I presented Powersort and its story at PyCon US 2023, the largest Python community conference. Here are some resources and impressions from the last couple of days here in Salt Lake City.

View on downtown Salt Lake City (with the conference venue!) and Utah State Capitol, from Ensign Peak.


Here’s the blurb from the talk submission:

Quicksort, Timsort, Powersort - Algorithmic ideas, engineering tricks, and trivia behind CPython’s new sorting algorithm
Writing a sorting function is easy - coding a fast and reliable reference implementation less so. In this talk, I tell the story behind CPython’s latest updates of the list sort function.

Aims: entertain people with twists of history and algorithmic puzzles, which tell a lovely story of how a seemingly useless piece of theory lead to the fastest and most elegant solution of a practical challenge.

Target audience: geeks believing in the power of solid algorithmic thinking; programmers interested in engineering performance-critical code; all Python enthusiast curious about what makes (sorting lists in) Python fast.

Content: After using Quicksort for a long while, Tim Peters invented Timsort, a clever Mergesort variant, for the CPython reference implementation of Python. Timsort is both effective in Python and a popular export product: it is used in many languages and frameworks, notably OpenJDK, the Android runtime, and the V8 JavaScript engine.

Despite this success, algorithms researchers eventually pinpointed two flaws in Timsort’s underlying algorithm: The first could lead to a stack overflow in CPython (and Java); although it has meanwhile been fixed, it is curious that 10 years of widespread use didn’t bring it to surface. The second flaw is related to performance: the order in which detected sorted segments, the “runs” in the input, are merged, can be 50% more costly than necessary. Based on ideas from the little known puzzle of optimal alphabetic trees, the Powersort merge policy finds nearly optimal merging orders with negligible overhead, and is now (Python 3.11.0) part of the CPython implementation.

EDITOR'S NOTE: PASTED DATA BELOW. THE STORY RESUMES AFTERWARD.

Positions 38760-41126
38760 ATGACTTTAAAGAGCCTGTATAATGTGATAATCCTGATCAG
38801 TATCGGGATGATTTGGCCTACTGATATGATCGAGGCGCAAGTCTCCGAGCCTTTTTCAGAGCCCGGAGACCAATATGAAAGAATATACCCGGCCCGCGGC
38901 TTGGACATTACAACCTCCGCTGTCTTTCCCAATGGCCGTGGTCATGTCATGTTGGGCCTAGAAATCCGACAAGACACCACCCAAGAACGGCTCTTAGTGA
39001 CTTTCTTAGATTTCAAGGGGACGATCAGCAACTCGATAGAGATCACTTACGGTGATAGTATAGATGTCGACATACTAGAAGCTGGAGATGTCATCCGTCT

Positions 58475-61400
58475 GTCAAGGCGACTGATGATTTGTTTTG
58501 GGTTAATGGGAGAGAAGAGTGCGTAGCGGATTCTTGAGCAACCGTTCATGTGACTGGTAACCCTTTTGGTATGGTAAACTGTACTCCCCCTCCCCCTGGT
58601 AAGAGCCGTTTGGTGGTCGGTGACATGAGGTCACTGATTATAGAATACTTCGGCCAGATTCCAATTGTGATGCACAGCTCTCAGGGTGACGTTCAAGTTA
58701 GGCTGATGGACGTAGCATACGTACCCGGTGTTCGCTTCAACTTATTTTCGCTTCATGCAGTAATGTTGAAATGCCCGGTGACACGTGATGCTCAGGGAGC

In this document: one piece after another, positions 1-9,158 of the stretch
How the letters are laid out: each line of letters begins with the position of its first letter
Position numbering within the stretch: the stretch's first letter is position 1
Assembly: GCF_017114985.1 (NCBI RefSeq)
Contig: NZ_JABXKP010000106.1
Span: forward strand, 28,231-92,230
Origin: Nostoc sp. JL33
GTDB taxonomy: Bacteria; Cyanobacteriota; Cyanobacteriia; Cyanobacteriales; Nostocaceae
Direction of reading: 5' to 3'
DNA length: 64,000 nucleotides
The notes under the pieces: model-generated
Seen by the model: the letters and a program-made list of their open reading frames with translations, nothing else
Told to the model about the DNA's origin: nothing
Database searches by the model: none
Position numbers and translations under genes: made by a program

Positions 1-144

PyCon US is huge; there were 2200 attendees on site, plus over 400 online participants; the industrial sponsors alone donated over $1 million (!) towards the event. (Cheers to JetBrains for bringing proper coffee to the US and giving it away for free (cappuccinos throughout the conference, yay ☕), and AWS & Superblocks for inviting the whole conference to their party 🍺).

Talk topics were very mixed and broad; some talks presented technical details on changes to the CPython implenentation (like the two talks by Mark and Brandt from the Faster CPython initiative, or the flurry of talks on PyScript, the attempts to make Python run in the browser(!)), whereas others provided an overview of an area or reported on particular projects (such as games on the micro:bit or algorithmic embroidery).

I was also deeply impressed by how much PyCon has going on in terms of community building at the conference (and outside of it), and how much personal appreciation people showed for each other. It is a remarkable achievement to not only get the technical aspects of the language right, but also the community around it. While one first needs a thing to gather around before a community can evolve, it makes me wonder whether a healthy community indeed doesn’t follow, but cause the success of Python.

I was very happy that Guido van Rossum made it to my talk. Of course, I couldn’t let the opportunity pass to interview him on sorting in CPython afterwards:

“I don’t remember the exact reasoning, but the mere fact that we used qsort for sorting lists shows you that I didn’t care much about sorting.”

Fair enough 😉
Had that been any different, who knows whether I would have had an excuse to enjoy PyCon US today?